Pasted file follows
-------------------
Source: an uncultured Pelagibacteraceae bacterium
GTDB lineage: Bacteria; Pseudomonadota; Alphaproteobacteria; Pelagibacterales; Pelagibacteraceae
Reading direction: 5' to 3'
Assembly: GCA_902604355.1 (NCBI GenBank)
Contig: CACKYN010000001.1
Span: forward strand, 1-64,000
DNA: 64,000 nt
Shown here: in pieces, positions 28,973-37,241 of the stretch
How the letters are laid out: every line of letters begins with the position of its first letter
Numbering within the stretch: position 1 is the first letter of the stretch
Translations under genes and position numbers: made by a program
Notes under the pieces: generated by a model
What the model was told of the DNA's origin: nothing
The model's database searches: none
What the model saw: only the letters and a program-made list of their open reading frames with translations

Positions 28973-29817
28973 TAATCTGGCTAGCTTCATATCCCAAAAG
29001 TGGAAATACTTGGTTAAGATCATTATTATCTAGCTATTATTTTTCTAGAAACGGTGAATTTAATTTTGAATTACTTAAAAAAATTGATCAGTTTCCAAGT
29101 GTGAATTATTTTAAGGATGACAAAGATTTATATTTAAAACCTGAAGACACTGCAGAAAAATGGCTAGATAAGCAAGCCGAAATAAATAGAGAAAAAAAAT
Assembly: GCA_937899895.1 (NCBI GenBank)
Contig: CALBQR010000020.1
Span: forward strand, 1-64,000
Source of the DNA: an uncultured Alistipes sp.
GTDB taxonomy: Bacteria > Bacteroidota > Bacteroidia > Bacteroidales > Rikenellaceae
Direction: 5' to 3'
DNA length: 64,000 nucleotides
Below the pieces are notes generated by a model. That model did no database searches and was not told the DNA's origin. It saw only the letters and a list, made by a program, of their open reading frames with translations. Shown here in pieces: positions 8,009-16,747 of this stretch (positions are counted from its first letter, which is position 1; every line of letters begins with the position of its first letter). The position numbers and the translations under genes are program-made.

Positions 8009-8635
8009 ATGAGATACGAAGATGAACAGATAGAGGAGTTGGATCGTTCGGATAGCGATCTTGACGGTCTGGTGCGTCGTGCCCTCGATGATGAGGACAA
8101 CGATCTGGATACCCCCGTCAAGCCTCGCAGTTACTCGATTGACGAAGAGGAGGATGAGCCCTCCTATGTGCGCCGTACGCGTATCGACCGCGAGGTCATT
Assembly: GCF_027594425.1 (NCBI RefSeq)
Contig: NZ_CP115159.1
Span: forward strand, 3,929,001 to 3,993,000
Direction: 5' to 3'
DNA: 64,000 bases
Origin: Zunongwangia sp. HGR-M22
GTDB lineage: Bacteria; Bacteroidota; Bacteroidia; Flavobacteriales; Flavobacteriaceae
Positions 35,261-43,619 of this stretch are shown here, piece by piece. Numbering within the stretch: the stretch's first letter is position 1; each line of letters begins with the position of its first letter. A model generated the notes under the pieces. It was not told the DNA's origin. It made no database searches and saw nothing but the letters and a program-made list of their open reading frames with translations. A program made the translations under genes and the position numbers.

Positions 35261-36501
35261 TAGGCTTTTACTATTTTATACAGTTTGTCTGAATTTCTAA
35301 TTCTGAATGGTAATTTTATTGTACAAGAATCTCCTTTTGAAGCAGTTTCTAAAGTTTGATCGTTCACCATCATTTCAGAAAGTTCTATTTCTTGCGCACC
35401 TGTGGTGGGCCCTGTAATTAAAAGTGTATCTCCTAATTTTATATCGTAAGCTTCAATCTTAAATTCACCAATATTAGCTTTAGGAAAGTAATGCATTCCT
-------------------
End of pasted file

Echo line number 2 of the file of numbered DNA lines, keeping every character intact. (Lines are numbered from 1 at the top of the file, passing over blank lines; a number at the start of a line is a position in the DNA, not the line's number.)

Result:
GTDB lineage: Bacteria; Pseudomonadota; Alphaproteobacteria; Pelagibacterales; Pelagibacteraceae